The employee-employer relationship has fundamentally changed as highlighted by recent terms such as the Great Resignation, the Great Reshuffle or the Great Renegotiation, which have dominated news headlines. Certain employee populations have become accustomed to a flexible working mode; Mercer’s 2022 Global Talent Trends data shows that 64 per cent of employees will only join a company if they provide a remote- or hybrid work model.
This shows that employee expectations from their employer have irrevocably changed. It means we live in a world with a significant gap in the agendas of the individual and companies. Employers must act now to retain and attract key talent. So, what can companies do to address the direct implications of the Great Resignation?
Understanding that the employee-employer dynamic has changed is the first step in providing an attractive working environment. Using the lessons learned from the pandemic and redefining how companies interact with their workforce is key to being a ‘relatable organization’ or, in other words, an organization that makes an effort to be more open, listens carefully to employee issues, uses data to guide action, and takes a bold stance on issues that matter most to its people.
Across the globe, organizations are examining their business through the lens of empathy, intent and societal purpose, which, importantly, must be balanced with the economics of its operations. Based on our data, there are five key drivers that can help your organization become more relatable, and address this fundamental shift.
Reset for relevance
Resetting firstly recognizes that now there is an opportunity to build with a refreshed lens, and design a new work operating model that is built on listening, learning and adapting to address the unmet needs of employees. Organizations that lead by example in terms of their vision, purpose and business strategy will better relate to their employees.
Work in partnership
Our study shows that people no longer want to work for a company, they want to work with a company. This model is focused on reassessing the employee-employer relationship by prioritizing ‘partnering’ over ‘leading’ employees.
Employers that work with their employees to create equitable, transparent and rewarding relationships, and engage in dialogue to define the future of work, whether in terms of pay, hours and work environment, often see enhanced employee commitment and engagement.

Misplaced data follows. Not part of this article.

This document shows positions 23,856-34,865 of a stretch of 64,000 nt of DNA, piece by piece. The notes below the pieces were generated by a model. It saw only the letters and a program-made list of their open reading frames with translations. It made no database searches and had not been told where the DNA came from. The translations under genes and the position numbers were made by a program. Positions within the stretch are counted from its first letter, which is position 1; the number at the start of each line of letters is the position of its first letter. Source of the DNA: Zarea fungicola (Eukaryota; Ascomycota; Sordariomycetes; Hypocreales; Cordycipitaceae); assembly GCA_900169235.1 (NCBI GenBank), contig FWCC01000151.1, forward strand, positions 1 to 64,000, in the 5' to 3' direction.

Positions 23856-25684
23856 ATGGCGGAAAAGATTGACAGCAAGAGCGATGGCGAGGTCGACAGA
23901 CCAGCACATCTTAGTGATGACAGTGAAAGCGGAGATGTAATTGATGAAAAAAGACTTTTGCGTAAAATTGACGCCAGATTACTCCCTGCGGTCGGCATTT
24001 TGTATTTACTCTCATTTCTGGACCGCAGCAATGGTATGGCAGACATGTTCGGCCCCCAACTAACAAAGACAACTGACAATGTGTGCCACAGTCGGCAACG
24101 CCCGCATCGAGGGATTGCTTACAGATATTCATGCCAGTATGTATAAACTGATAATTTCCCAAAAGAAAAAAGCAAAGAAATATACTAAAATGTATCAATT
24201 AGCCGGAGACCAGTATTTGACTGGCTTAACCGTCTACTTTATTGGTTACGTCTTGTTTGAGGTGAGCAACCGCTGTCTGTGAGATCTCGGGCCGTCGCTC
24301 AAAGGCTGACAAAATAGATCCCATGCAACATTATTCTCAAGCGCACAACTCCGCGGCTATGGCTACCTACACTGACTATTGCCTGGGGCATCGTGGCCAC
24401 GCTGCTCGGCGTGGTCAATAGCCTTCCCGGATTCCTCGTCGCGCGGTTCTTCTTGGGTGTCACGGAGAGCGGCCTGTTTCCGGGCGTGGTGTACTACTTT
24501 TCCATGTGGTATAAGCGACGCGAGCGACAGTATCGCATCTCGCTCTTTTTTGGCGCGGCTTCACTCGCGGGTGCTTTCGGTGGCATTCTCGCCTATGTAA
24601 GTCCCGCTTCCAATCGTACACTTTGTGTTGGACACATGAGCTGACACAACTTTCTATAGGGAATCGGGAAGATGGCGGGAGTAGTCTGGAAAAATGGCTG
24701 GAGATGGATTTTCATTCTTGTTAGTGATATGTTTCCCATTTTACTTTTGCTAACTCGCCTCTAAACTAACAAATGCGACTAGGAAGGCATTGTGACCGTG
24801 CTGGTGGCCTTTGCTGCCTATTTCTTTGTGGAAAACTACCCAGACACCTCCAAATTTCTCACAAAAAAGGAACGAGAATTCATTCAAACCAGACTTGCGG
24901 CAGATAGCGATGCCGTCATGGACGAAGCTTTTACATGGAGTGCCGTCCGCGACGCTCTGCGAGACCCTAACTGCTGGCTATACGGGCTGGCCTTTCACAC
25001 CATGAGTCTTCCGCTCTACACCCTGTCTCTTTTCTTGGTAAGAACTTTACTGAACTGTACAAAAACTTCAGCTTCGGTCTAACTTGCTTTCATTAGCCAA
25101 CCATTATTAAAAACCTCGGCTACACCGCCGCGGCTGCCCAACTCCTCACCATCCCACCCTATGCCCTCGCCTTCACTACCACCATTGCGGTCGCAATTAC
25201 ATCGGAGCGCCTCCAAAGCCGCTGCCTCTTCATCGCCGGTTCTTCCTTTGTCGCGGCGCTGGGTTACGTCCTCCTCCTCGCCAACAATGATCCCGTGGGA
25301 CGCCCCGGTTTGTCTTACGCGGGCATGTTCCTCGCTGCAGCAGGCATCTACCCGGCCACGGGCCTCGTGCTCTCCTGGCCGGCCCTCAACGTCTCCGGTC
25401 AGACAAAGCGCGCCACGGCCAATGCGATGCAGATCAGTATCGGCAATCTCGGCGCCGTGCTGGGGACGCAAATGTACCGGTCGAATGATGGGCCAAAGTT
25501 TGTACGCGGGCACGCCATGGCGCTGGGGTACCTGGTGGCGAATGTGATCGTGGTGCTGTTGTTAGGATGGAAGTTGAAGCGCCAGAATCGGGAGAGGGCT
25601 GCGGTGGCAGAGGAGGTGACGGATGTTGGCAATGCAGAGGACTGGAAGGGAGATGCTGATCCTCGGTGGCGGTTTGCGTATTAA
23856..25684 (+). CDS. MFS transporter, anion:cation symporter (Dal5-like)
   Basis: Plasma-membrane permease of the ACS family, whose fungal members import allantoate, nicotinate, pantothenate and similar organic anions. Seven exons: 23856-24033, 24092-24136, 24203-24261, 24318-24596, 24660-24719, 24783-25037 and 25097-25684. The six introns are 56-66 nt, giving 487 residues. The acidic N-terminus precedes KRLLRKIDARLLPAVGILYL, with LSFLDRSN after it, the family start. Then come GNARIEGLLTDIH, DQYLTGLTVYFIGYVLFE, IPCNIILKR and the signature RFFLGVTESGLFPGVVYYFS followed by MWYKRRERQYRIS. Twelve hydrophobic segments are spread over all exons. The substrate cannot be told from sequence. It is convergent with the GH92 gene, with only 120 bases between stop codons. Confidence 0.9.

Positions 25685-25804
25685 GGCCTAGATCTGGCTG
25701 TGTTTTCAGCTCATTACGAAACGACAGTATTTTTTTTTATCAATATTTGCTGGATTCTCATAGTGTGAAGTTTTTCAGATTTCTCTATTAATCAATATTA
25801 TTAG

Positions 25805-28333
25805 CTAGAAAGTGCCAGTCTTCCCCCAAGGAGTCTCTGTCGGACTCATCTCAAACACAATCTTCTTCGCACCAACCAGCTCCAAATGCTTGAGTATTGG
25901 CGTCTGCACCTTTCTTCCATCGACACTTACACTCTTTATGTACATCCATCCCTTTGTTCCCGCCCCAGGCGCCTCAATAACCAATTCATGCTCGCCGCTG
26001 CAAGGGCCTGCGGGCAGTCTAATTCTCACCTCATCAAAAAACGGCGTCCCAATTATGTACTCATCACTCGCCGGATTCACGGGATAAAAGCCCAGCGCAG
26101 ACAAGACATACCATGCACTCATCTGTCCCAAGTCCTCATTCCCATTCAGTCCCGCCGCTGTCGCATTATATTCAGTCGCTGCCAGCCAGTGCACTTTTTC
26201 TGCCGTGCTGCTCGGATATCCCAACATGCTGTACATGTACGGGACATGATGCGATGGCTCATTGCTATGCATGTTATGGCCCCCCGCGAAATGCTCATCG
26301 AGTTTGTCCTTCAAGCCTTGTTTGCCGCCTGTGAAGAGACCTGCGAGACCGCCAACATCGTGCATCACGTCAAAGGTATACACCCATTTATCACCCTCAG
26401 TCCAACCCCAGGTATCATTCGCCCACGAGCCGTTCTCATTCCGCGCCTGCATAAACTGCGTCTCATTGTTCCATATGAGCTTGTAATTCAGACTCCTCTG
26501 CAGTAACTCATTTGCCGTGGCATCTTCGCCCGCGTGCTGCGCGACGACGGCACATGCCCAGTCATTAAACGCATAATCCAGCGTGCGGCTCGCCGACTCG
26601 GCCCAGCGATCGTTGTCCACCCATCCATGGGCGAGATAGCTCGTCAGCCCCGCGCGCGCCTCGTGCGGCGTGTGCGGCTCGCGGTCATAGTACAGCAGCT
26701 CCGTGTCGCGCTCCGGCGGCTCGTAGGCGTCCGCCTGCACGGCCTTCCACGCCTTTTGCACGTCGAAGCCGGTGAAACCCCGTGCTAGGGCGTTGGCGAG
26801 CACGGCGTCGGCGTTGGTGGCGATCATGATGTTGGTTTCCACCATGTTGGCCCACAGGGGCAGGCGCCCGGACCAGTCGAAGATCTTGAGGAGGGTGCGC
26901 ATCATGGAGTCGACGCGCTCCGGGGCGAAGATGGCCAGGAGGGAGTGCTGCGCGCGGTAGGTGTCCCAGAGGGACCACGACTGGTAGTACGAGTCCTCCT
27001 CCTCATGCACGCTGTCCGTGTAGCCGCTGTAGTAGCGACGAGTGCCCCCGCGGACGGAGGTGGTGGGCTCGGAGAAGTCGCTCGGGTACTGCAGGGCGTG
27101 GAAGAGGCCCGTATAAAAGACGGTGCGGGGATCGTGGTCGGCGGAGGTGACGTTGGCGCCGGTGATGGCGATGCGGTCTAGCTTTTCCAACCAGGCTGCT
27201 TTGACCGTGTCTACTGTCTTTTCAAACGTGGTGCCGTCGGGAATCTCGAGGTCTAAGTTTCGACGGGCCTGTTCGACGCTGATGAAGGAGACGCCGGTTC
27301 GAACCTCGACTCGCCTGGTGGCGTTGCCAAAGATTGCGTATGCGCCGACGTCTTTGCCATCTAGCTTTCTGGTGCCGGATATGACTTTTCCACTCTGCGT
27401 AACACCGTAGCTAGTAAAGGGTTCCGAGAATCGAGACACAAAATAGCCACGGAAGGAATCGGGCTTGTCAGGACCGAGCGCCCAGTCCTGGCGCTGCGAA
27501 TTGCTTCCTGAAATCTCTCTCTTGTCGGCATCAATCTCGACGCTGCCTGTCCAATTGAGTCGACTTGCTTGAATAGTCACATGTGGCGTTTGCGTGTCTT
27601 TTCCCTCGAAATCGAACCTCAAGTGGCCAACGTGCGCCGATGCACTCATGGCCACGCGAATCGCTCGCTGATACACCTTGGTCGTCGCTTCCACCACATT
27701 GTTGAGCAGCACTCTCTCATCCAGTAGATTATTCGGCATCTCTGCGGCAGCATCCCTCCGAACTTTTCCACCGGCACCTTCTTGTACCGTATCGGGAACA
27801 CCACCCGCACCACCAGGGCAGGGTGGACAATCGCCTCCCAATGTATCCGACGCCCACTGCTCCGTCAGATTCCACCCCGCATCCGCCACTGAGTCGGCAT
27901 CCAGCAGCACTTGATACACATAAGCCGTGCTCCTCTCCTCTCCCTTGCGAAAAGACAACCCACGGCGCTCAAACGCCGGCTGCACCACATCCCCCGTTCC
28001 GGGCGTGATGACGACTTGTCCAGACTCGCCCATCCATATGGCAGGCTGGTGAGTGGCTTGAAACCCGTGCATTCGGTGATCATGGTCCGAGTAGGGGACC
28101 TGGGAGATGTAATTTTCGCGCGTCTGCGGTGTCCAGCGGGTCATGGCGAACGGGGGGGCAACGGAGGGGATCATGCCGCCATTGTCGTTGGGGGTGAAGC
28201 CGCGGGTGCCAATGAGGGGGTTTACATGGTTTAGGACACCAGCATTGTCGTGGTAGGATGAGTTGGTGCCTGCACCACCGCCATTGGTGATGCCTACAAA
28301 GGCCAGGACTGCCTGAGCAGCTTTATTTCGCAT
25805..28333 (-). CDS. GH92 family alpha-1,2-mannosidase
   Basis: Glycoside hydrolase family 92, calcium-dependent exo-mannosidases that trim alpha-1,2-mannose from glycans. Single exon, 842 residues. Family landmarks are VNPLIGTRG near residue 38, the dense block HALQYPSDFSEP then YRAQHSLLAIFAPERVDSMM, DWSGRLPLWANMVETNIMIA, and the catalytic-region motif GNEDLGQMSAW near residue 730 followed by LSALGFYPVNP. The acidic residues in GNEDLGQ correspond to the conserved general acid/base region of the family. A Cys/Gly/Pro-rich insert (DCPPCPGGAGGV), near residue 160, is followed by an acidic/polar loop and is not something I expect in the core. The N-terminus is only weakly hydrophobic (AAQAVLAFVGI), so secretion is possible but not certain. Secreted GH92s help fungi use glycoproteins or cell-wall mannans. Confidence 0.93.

Deliver on total-well being
Employees today are more burnt out and stressed than ever before, and this has a direct impact on their emotional, social, and physical health. One in two companies today are introducing mental or emotional well-being strategies, with 38 per cent of executives finding that it delivers measurable returns. It is clear that companies that invest in more people-led initiatives are showcasing their commitment to supporting employee health and acting as compassionate organizations. This, in turn, solidifies employee trust.
Build for employability
Companies that rethink how work is done and map out required future skills will position itself for continued growth. A relatable organization also understands that employees want to grow their skillset; employers that create clear career progression and training plans, and provide opportunities for employees to deploy their newfound skills in the job, will support longevity and loyalty.
Harness collective energy
Energy levels have also dropped significantly, brought about by changes employees have experienced over the last two years. So how do we bring the energy back to the workplace? Companies need to ensure that work-life balance is an immediate priority, an open line of communication between HR is established, and employees are paid fairly and in line with recent market developments.
However, some argue that the Great Resignation is a temporary blip as we adjust after lockdowns, and we are on the precipice of a return to the old normal – most recently seen in Elon Musk’s company-wide letter that sparked many conversations on the future of work.
What is true, however, is that we are feeling a seismic shift in the employee-employer relationship and a return to the old normal is hard to foresee. At Mercer, we believe regardless of where organizations stand on this debate, the pandemic has been a great opportunity to hit reset and reexamine entrenched values, and strategies, and take an important step towards creating a positive work culture.